Shoigu and Iranian Minister of Defense Mohammed-Reza Gharaei Ashtiani visiting an exhibition displaying some rare and first-time displays of Tehran’s latest weapons systems.

Russia and Iran expanded their defense partnership to an unprecedented level. Interaction between Russia and Iran on issues related to the transfer of modern weapons, especially advanced unmanned aerial vehicles (UAVs), is continuing. By declaring defense technical cooperation as the bedrock of their bilateral relations while sharing solidarity over facing punishing Western sanctions, Russian defense minister Sergei Shoigu’s recent visit to Iran and seeing Tehran’s latest ballistic missile and drones has set the stage for an unprecedented military-technological cooperation.

Shoigu and Iranian Minister of Defense Mohammed-Reza Gharaei Ashtiani visiting an exhibition displaying some rare and first-time displays of Tehran’s latest weapons systems. This included a first-of-its-kind Product 358 anti-aircraft loitering munition, which Iran is believed to have supplied to proxy forces in Yemen and Iraq, but has never previously acknowledged its existence.

Hard details about the 358’s capabilities and its mode of operation remain limited. It is around nine feet long and has a slender cylindrical main body. It has three distinct groups of fins for maneuvering and stabilization in flight. The U.S. military has disclosed in the past that the missile has a satellite navigation-assisted inertial navigation system guidance package, as well as a vertical gyroscope and an air data unit. Many of these components had been previously found on other Iranian drones.

The 358 is understood to be launched from the ground using a solid-fuel rocket booster, which falls away after it burns out. The missile then transitions to an air-breathing propulsion system, possibly a small turbojet, much like a traditional land-attack or anti-ship cruise missile. Air inlets are visible along the body at the rear of the missile, molded into the engine section.

Beyond its core design, past reports have said that the 358 further deviates from typical surface-to-air missiles in that is apparently designed to fly at low speed to a specified location and then loiter there until its fuel runs out. “The weapon flies in a figure-eight pattern and looks for targets,” The New York Times reported in a story citing unnamed U.S. military officials back in 2020.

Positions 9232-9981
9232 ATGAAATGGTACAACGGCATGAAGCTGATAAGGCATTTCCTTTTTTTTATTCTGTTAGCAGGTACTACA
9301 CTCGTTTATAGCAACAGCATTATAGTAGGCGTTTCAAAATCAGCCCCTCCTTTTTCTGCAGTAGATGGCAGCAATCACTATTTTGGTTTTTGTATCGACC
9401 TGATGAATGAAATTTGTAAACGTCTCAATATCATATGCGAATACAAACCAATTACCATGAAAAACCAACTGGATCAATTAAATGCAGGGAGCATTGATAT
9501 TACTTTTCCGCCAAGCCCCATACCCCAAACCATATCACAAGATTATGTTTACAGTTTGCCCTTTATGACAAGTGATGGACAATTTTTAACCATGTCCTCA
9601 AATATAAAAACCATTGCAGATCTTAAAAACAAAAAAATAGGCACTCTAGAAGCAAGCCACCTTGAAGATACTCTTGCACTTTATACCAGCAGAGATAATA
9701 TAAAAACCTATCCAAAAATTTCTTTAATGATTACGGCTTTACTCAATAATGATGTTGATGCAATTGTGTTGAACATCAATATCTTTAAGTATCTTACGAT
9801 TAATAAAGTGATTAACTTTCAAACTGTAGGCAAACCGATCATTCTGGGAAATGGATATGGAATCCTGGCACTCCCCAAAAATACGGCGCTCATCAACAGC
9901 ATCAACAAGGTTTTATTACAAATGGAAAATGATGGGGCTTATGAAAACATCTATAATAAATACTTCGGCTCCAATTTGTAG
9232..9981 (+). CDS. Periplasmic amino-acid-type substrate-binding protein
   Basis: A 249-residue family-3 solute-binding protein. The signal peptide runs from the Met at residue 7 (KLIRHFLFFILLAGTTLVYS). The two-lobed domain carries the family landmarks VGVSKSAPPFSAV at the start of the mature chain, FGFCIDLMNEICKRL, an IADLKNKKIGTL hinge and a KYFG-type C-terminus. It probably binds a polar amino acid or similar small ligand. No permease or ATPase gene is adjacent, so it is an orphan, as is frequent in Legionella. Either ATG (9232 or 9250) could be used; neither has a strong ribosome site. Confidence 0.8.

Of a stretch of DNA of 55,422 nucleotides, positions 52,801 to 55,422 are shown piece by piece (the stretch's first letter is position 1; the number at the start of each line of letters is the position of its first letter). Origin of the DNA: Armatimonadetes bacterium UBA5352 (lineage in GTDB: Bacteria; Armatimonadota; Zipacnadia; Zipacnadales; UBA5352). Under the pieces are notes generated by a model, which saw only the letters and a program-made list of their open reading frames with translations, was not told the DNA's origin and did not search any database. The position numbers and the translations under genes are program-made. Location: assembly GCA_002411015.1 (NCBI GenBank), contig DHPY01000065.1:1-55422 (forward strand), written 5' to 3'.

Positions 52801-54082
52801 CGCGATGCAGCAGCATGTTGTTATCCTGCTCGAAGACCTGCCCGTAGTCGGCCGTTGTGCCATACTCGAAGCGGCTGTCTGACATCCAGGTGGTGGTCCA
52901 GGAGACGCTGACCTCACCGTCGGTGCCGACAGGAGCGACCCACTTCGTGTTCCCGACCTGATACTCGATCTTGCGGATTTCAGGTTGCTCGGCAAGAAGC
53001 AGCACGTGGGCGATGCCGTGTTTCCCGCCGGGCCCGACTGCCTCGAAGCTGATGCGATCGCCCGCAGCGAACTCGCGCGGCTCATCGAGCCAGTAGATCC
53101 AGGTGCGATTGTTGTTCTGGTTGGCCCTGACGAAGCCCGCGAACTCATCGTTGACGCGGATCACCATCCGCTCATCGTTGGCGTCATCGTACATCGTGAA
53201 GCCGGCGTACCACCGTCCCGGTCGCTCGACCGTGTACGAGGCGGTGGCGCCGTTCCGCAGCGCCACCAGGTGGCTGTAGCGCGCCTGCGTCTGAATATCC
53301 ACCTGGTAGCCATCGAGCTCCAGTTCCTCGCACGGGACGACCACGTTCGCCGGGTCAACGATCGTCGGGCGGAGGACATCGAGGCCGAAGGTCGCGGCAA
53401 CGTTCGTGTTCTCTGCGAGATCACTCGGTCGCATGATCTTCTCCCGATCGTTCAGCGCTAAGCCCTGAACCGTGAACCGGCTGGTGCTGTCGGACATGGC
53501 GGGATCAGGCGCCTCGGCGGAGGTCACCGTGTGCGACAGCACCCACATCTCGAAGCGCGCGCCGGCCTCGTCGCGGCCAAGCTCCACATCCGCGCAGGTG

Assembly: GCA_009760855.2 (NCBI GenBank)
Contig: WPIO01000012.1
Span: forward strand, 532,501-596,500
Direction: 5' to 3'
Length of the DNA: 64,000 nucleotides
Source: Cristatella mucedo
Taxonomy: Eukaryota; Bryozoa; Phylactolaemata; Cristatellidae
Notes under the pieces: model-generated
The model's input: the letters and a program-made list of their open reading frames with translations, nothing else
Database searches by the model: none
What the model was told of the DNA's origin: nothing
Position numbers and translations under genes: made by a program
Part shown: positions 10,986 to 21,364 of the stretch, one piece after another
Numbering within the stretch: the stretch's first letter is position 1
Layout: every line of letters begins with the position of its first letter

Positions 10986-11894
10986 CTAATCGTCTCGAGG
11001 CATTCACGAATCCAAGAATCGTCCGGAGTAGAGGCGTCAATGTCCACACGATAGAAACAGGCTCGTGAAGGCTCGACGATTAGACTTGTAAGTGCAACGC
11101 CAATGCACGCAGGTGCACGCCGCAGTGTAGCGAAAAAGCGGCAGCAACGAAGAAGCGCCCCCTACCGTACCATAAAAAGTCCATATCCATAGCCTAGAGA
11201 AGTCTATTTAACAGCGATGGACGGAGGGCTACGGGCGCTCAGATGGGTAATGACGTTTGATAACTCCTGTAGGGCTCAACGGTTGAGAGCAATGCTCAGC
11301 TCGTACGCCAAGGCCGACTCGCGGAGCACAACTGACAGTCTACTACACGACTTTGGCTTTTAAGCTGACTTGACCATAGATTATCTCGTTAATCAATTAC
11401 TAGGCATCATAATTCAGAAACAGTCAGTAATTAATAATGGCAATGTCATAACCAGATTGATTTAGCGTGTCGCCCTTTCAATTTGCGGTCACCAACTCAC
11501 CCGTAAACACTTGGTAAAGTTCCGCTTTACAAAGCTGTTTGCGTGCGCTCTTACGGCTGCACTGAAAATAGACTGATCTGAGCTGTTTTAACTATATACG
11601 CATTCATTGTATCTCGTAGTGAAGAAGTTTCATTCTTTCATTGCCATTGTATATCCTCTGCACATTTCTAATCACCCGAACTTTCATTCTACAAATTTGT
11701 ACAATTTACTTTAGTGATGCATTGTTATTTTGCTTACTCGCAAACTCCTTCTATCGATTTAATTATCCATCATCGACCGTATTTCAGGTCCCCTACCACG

How exactly the 358 missile spots and tracks its targets is unclear. The 2020 New York Times story said that the weapon sensor ring looked to be designed to help defeat existing countermeasures meant to confront infrared-homing surface-to-air missiles, like directional infrared countermeasures systems and decoy flares, implying that it was, in part, a seeker.

Altogether, the viability of this concept remains an open question. The low speed of the missile already means it is not useful for engaging fast-moving combat jets in many scenarios and is better suited for attempting to intercept slower targets like helicopters and drones. To date, there is no hard evidence of a 358 shooting down anything, despite reports that attempts have been made. A “United States military official said that the 358 missiles from Iran had been fired against American drones flying in Yemeni airspace,” according to the 2020 New York Times report.

When Iraqi authorities seized the 358 near in 2021, they also found a simple launcher. At the IRGC expo that Russian Defense Minister Shoigu recently attended, a pair of 358 missiles were seen on more robust launch rails fitted in the back of a truck, helping to reduce vulnerability, as well as add flexibility.

Whether or not Shoigu’s tour in Tehran indicates the Russian military is in line to receive 358 missiles, whatever their exact capabilities might be, is unknown. For the reasons already noted, this could be a very relevant weapon for Russia, at least in basic concept, for countering Ukraine’s long-range strikes, including those deep inside its territory.

Iran has been a key ally of Russia since the beginning of its all-out invasion of Ukraine last year. Iran has notably supplied large numbers of kamikaze drones, which have become one of the Russian military’s primary tools for striking Ukrainian cities and other critical targets. Iranian authorities have also helped Russia work to establish domestic production of these munitions. There have long been concerns that Iran could provide Russia with valuable stocks of short-range ballistic missiles, as well. Russian authorities have, in turn, moved forward on new arms sales to Iran, including an expected batch of Su-35 Flanker-E fighters, and have pledged further cooperation with their counterparts in Tehran.

“We are aiming at an entire range of planned activities, despite opposition from the United States and its Western allies,” Shoigu said during his current visit to Iran, according to Russia’s Interfax news agency. “Sanctions pressure on Russia and Iran shows its futility, while Russian-Iranian interaction is reaching a new level.”


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